Australia's WHS ministers have agreed to amend the model WHS Regulations to prescribe control measures for psychological risks, and significantly increase safety penalties, but proposed industrial manslaughter laws were voted down at their meeting yesterday.
The model WHS laws could be amended to increase the focus on psychological health, with the public consultation process for the ongoing review of the laws identifying widespread concerns over this issue and the absence of a "notification trigger" for psychological injuries.
Safe Work Australia has launched the public consultation process for the review of the model WHS laws, posing 37 questions for discussion and pointing to the reasons why industrial manslaughter provisions weren't included in the Act.
Two of the first entities charged with reckless conduct under harmonised WHS laws have failed to overturn the charges, with a full court rejecting their claim that their duty to "other persons" was limited to the exact time of their alleged recklessness.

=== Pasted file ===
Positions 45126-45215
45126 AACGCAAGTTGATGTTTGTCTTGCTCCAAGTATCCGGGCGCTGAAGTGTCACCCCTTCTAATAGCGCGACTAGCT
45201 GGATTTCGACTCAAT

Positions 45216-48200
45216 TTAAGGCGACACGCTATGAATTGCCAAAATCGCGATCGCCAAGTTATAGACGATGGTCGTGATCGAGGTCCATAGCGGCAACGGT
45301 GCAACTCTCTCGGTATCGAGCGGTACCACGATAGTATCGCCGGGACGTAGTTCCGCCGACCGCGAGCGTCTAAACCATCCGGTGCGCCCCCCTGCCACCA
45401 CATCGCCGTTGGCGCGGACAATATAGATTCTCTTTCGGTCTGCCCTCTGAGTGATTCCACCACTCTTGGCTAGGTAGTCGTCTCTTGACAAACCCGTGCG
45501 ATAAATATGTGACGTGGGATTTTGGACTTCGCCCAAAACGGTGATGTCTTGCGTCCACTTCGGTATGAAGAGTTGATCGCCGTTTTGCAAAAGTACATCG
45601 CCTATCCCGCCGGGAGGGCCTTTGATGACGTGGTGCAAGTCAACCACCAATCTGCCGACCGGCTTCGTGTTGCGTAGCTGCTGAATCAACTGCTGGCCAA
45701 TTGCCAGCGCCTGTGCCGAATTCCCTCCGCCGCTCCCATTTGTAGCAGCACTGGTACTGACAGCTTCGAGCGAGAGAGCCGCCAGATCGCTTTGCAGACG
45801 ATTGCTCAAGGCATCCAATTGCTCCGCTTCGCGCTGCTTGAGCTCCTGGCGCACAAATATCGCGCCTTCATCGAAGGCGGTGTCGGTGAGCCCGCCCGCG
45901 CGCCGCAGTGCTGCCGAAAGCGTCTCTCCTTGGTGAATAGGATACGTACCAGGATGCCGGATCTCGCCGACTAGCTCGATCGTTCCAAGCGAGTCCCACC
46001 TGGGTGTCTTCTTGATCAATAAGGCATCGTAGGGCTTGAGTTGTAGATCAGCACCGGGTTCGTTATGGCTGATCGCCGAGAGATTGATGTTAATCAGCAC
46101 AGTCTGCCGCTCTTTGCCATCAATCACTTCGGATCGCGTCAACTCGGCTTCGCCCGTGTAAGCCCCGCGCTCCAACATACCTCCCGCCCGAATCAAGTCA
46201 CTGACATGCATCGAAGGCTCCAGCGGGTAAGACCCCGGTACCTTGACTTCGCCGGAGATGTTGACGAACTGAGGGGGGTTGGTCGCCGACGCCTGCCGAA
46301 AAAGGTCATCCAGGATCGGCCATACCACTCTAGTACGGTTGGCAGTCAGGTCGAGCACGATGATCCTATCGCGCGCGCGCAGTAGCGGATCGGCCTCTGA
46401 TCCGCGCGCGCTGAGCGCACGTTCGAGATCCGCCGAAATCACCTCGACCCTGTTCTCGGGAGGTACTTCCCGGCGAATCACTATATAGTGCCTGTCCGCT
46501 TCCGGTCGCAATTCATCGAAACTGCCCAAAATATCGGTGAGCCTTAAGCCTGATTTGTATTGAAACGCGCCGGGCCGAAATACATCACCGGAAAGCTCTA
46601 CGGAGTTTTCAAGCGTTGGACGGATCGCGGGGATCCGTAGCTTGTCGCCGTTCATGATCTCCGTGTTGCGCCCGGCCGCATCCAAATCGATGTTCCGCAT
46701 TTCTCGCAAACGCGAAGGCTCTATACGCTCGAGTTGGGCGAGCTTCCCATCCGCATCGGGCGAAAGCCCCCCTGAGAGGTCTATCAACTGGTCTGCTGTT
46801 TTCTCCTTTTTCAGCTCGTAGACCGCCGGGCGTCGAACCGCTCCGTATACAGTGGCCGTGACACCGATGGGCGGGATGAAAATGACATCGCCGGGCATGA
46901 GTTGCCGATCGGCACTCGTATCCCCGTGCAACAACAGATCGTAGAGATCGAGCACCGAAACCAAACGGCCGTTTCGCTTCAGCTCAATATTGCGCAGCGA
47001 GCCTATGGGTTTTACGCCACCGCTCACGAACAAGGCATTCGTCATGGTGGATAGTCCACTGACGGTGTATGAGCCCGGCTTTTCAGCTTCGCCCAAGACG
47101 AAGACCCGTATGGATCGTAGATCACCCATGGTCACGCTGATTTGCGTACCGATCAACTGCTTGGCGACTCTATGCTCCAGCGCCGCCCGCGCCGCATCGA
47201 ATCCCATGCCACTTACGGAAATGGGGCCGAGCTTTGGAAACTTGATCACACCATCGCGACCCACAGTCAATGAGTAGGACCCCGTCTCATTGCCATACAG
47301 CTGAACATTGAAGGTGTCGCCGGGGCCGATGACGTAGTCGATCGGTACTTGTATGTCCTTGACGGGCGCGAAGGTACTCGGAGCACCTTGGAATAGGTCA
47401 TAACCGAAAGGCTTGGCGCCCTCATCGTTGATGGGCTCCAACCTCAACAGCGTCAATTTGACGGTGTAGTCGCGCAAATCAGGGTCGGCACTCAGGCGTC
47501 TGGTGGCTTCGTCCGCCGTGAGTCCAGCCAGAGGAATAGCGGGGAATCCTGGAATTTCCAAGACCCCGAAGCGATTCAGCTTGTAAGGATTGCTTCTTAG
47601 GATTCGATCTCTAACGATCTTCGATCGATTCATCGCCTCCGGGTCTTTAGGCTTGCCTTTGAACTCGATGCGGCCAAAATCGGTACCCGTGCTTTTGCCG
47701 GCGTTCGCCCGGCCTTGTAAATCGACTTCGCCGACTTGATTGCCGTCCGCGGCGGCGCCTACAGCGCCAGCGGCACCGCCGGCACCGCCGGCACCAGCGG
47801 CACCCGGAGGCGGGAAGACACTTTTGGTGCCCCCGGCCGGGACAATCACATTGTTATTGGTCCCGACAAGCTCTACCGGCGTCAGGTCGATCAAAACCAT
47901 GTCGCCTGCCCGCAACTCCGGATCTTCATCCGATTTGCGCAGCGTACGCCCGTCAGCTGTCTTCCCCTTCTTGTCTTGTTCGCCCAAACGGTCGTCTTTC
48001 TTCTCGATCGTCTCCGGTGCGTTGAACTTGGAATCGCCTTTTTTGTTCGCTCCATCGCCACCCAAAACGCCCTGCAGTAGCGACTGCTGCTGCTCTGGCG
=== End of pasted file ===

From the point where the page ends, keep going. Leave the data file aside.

A parliamentary committee will inquire into an abandoned fatality-related WHS prosecution, while the powers of South Australian HSRs will be aligned with other states, if initiatives moved by the Greens are passed.
Individuals could lose the protection against self-incrimination in the WHS Act in South Australia, with a mandatory review examining whether the unique provisions of the State's mirror Act adversely affect its operation.